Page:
While Amex is accepted in most places, there are of course some merchants that don’t accept Amex. In those cases, it’s good to have a back-up like the MBNA MasterCard which gives you the same flexibility.

      Hope that helps,

      GreedyRates Staff

      • I’ve been in the market for a new card and settled for the Amex Gold card as my best option based on my needs. However, I just realized that every 1000pts is only worth $7 if you are redeeming through Amex. Something to consider if you are going to get this card. I feel a little duped as I thought 1000pts=$10.


        • Hi Ryan,

          The good news is your not entirely correct! 10,000 points = $100 when you redeem your points against any travel expense on your credit card statement (flights, hotels, cruises, train, car rental, etc…). It’s only when you choose to redeem against a non-travel expense that the points are worth less. That’s pretty par for the course for a travel card. In fact, many travel cards that allow you to redeem your points as a statement credit don’t even allow you to redeem against non-travel expenses at all (Amex Gold Rewards, CapOne Aspire). That said, best value for the Amex Gold is when using it to redeem for travel.

          Hope that makes you feel better!

          GreedyRates Staff

  53. Thinking of going for the Capital One Aspire card. How easy is the redemption for travel purchases for points? Can it all be done online? I ask as for AMEX it was dead simple, no calling or waiting – just pick a transaction on the online portal and apply statement credit towards it.
    Also are there any cards aside from AMEX that offer hotel/motel burglary insurance?

    • Hi Ben,

      You can redeem CapOne online. With respect to other cards that offer hotel/motel burglary insurance Scotia Amex Gold, RBC Visa Infinite Avion and BMO Rewards World Elite all offer hotel/motel or theft & burglary of personal effects, which protects you from the same event.

      Hope that helps,

      GreedyRates Staff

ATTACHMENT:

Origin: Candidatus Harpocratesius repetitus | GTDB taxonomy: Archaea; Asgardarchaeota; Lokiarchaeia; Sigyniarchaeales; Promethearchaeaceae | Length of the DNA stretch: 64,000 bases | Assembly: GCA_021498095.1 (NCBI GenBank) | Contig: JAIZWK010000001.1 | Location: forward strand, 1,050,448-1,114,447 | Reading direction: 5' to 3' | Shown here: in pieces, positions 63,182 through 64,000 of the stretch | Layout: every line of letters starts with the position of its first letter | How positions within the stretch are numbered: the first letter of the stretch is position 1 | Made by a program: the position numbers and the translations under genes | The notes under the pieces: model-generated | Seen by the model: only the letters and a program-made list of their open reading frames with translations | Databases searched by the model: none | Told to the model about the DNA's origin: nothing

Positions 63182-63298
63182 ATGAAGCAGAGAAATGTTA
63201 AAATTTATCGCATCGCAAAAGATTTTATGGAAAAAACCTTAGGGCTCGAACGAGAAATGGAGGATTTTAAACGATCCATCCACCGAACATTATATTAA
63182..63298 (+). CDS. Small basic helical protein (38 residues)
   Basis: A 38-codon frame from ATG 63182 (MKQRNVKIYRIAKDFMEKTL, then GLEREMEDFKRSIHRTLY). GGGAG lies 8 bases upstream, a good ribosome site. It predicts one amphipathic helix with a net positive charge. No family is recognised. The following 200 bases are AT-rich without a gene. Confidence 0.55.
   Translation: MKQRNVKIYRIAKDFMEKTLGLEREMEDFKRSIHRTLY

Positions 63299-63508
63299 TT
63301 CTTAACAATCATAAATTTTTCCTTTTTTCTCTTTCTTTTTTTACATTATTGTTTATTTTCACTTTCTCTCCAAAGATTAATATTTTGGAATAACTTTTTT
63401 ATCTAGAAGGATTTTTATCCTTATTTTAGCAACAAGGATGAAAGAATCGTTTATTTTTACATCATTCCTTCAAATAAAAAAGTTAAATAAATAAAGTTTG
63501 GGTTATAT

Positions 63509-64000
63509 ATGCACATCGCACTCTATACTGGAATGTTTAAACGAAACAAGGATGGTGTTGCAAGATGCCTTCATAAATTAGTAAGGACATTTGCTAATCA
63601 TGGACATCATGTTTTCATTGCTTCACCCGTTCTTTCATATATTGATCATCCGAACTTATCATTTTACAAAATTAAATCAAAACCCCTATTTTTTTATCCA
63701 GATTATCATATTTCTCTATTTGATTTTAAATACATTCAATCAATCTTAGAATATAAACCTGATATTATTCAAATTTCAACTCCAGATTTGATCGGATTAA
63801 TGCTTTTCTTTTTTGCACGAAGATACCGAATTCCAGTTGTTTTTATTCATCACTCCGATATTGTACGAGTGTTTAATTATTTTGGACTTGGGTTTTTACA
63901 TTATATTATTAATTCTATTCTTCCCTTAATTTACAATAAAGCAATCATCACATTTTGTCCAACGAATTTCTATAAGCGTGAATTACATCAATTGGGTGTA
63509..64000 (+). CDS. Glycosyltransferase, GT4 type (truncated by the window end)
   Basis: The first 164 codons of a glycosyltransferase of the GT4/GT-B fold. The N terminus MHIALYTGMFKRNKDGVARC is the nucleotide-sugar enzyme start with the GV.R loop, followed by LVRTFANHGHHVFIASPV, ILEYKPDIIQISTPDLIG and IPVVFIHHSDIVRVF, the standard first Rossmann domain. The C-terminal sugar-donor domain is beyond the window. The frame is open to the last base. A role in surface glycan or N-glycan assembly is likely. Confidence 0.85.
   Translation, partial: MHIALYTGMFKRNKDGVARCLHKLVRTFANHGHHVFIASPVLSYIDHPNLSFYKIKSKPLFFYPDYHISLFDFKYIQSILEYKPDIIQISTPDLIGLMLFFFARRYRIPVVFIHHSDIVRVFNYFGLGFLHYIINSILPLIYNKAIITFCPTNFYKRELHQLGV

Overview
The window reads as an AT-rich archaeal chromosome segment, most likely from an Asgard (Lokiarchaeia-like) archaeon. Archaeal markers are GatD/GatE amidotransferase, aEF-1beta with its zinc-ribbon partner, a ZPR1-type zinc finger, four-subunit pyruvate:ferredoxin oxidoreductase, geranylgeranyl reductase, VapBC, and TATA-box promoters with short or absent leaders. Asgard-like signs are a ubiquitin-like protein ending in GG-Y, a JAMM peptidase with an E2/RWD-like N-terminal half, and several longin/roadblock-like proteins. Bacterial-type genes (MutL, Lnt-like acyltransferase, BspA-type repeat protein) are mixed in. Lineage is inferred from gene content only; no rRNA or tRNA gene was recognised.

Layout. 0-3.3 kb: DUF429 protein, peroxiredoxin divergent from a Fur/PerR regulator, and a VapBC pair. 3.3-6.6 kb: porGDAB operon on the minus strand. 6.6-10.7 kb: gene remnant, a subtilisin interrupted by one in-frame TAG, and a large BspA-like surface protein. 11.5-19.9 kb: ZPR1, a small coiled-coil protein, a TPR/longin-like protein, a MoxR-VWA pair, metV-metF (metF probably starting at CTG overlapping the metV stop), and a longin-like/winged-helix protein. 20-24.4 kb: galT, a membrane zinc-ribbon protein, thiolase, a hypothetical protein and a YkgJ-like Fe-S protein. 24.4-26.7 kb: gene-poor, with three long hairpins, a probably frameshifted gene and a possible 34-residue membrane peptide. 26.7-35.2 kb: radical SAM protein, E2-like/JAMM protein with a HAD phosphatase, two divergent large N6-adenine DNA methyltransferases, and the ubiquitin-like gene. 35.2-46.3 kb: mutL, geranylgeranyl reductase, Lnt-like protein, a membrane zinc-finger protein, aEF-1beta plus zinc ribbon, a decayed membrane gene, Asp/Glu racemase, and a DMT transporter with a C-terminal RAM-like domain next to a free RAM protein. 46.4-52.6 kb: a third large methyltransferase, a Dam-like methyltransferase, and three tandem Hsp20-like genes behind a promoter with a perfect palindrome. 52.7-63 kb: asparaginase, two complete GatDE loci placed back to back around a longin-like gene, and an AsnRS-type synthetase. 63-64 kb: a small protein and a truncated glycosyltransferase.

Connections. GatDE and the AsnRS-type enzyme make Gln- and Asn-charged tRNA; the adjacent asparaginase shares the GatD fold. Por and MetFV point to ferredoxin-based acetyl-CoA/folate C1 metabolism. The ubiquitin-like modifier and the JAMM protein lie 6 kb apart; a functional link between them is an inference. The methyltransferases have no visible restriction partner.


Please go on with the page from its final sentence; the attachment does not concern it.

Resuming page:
54. Thanks for all the insight. I’ve tried to find an equivalent to Brian Kelly’s TPG in Canada, and there are a few, so any advice is welcomed. I’m currently in the midst of talking to TD to upgrade my Rebate Rewards Visa (which they don’t maintain any longer). Should I stick with TD and go with their Visa Infinite? Or Should I switch to something like RBC’s Avion or BMO’s World Elite MasterCard?

    • Hi Calvin,

      Are you referring to TD’s Aeroplan Infinite or First Class Infinite? It all depends on your preferences and the way you travel.

      1. TD BMO World Elite is great if you’re looking for a simple 2% rewards card on all spend that can be used to redeem for any travel booked through the BMO Rewards center. There are no black out dates, but you are restricted to BMO’s rewards center. You also get 4 free lounge passes per year, and strong insurance coverage. The Welcome Bonus is strong at $300, but the annual fee is also high at $150.

      2. Avion you can redeem for any flight through Avion’s reward redemption chart. You have the ability to transfer points to certain programs like Avios (British Airways). You lose a lot of value if you apply the points at their cash value to your travel expenses. Low welcome bonus of 15K points and annual fee of $120 is ok. Strong insurance.

      3. TD First Class is actually a really strong card if you spend a lot on travel (and are willing to book through Expedia), and are willing to redeem through Expedia. Doing so will earn you 4.5%. If most of your credit card expense is not travel related, you’re better off with the other cards. Strong insurance. Nice $200 welcome bonus. You can get the annual fee waived with select TD banking packages, value of $120.

      4. The TD Aeroplan Infinite offers strong value through Air Canada and Star Alliance partners (pretty robust), but comes with a little less flexibility due to seat restrictions. However it comes with a nice welcome bonus, and a first year annual fee waiver, making it easy to try and see if it works for you. You might also get the annual fee waived completely through TD’s banking package which is an additional savings of $120 per year (worth about $10,000 in spend). Strong insurance.

      Hope that helps you,

      GreedyRates Staff

      • If you could recommend a Visa or MC that gives good choice and value when both earning and redeeming, what would you choose? I’m open to anything.

        • Hi Calvin,

          If you’re looking for maximum flexibility when redeeming, we’ll select a card that allows you to apply the dollar value of you rewards to any travel expense on your credit card statement. Second, for earning flexibility, we’ll select from cards that give you a strong earn rate on all spend, regardless of merchant categories.

          The MBNA Rewards World Elite card offers 2% on all purchases with no limits (2 points per $1 spent, each point worth $.01), and you can redeem the dollar value of your points against any expense on your credit card, or have MBNA cut you a check just like a cashback card. It comes with a $100 welcome bonus, a first year annual fee waiver, and only an $89 annual fee thereafter.